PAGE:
It all started with a Peach….
Well, okay, maybe not quite a peach, but it had a lot to do with my early impression of living Turkey.
I met my husband while he was working in the US in the mid-90’s. A couple of years later, he received a job offer in Istanbul, his home “town” and politely asked if I would join him. I figured better to go than to wonder “what if”. Needless to say, for many reasons, I am glad I moved.
When we first moved to Turkey in the summer of 1997, we took a road trip from Istanbul along the coast, down the Aegean Sea to the Mediterranean Sea. We had to end this two week adventure in Kas (pronounced Kash), and head back up through the middle of the country to get back to Istanbul to start our new life.
Although short, it was an amazing start. It was the first time I experienced Turkey outside of Istanbul, and I fell in love with it for many reasons. Everywhere I looked, something significant had happened on the same soil hundreds, if not thousands of years ago. As we continued south, it was during a visit to the ancient city of Ephesus that the grandeur of it all began to sit in – the history, culture and… the peaches.
Ephesus is probably best known as an ancient Greek and Roman city, but it is much older than that. It is tangible proof that ancient civilizations we grew up reading about really existed. It is larger than life. I read that even though it has been consistently under excavation since the late 1800s, that only 10% of the area has been excavated.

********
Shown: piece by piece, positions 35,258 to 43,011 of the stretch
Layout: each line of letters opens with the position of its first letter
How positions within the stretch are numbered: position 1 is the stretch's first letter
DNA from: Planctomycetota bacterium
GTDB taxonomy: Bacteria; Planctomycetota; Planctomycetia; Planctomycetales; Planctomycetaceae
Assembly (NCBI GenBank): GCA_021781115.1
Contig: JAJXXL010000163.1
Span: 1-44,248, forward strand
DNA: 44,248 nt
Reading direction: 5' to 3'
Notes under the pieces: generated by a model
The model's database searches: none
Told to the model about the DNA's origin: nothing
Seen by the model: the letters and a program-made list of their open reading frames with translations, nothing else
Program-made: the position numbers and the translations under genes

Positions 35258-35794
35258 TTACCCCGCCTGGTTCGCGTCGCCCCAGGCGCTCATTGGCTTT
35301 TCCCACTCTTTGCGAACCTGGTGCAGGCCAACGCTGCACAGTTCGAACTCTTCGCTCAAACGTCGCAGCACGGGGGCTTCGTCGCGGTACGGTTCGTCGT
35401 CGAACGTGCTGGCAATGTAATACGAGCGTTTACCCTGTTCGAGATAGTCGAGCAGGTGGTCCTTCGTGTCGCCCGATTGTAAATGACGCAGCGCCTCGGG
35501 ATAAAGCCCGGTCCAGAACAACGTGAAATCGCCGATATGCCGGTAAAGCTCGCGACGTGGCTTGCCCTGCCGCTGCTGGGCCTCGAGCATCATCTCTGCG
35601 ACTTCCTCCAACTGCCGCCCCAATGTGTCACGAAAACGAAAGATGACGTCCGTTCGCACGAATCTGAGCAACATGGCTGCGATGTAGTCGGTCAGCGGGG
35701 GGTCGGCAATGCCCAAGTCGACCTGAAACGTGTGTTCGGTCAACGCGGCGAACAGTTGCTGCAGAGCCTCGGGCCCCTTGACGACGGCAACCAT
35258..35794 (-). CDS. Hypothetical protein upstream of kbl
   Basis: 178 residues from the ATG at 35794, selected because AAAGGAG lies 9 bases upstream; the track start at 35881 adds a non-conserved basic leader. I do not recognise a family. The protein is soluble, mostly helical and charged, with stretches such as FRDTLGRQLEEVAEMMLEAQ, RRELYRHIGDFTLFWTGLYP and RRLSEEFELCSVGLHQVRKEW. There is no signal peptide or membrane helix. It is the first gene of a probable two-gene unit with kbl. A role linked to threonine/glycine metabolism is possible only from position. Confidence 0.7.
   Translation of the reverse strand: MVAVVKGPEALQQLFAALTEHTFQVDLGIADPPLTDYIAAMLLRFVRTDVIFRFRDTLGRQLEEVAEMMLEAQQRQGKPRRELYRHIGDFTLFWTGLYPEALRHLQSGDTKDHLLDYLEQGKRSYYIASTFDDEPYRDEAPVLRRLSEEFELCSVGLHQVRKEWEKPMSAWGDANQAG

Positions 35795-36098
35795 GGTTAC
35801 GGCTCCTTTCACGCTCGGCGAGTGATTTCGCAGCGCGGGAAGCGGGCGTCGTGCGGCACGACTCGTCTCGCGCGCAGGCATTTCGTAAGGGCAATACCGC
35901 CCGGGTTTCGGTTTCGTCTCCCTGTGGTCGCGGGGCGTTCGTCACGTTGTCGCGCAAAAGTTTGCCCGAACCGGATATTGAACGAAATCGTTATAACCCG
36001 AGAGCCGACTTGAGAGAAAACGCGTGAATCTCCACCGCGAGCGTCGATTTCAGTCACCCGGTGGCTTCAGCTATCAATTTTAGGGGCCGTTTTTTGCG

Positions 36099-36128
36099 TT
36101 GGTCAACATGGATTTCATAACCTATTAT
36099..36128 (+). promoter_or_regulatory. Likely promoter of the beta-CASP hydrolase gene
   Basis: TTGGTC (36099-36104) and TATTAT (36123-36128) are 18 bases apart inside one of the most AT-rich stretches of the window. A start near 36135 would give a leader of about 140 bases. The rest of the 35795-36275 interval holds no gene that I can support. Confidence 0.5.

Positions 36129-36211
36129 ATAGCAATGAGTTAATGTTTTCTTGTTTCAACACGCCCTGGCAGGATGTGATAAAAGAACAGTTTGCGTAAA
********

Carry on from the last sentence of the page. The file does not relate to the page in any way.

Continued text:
I have visited a few times, and it is always interesting to see what has been uncovered. I will also forever be in awe of the Library of Celsus and never tire of sitting in one of the theaters to imagine what it would be like to have been there before.
In addition to this ancient city, another thing I am in awe of are the peaches in the region. In general, the produce in Turkey is like no other. But the peaches here, they are amazing – the best, biggest juiciest peaches I have ever tasted. They are just too good for words. Perhaps it is the ancient soil that fertilizes those trees.
Wanting to introduce my son to his Turkish culture, we stopped at Ephesus this year. We parked at the back entrance this time and took a horse and cart around to the main entrance. (Which was not a bad idea with a small child to walk downhill through the city.)
The ride took us around the peach orchards. It left me wondering why there is no ecotourism here where people can do a farm stay to work on a peach farm in trade for a room and fresh farm breakfast. I would be happy to stay for several days and just pick peaches!
Pictures of Ephesus to follow soon…